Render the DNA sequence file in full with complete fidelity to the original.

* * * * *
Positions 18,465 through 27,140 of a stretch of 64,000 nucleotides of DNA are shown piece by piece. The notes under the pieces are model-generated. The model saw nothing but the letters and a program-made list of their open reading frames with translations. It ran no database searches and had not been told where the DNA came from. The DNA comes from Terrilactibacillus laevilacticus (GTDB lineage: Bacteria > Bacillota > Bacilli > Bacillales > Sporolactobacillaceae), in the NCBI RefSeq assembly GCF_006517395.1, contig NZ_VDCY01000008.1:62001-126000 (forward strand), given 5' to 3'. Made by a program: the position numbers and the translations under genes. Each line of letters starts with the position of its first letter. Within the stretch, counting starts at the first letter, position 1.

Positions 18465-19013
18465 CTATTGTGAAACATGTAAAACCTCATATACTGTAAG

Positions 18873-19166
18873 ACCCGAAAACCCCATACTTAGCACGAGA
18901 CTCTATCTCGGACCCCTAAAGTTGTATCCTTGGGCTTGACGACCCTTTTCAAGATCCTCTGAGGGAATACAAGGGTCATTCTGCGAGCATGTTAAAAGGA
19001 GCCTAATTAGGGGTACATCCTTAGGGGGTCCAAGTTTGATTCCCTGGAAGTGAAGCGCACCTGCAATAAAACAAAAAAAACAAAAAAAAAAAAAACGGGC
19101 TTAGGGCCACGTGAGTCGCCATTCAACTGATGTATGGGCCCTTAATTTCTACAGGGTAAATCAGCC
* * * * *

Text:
Positions 18,465 through 27,140 of a stretch of 64,000 nucleotides of DNA are shown piece by piece. The notes under the pieces are model-generated. The model saw nothing but the letters and a program-made list of their open reading frames with translations. It ran no database searches and had not been told where the DNA came from. The DNA comes from Terrilactibacillus laevilacticus (GTDB lineage: Bacteria > Bacillota > Bacilli > Bacillales > Sporolactobacillaceae), in the NCBI RefSeq assembly GCF_006517395.1, contig NZ_VDCY01000008.1:62001-126000 (forward strand), given 5' to 3'. Made by a program: the position numbers and the translations under genes. Each line of letters starts with the position of its first letter. Within the stretch, counting starts at the first letter, position 1.

Positions 18465-19013
18465 CTATTGTGAAACATGTAAAACCTCATATACTGTAAG

Positions 18873-19166
18873 ACCCGAAAACCCCATACTTAGCACGAGA
18901 CTCTATCTCGGACCCCTAAAGTTGTATCCTTGGGCTTGACGACCCTTTTCAAGATCCTCTGAGGGAATACAAGGGTCATTCTGCGAGCATGTTAAAAGGA
19001 GCCTAATTAGGGGTACATCCTTAGGGGGTCCAAGTTTGATTCCCTGGAAGTGAAGCGCACCTGCAATAAAACAAAAAAAACAAAAAAAAAAAAAACGGGC
19101 TTAGGGCCACGTGAGTCGCCATTCAACTGATGTATGGGCCCTTAATTTCTACAGGGTAAATCAGCC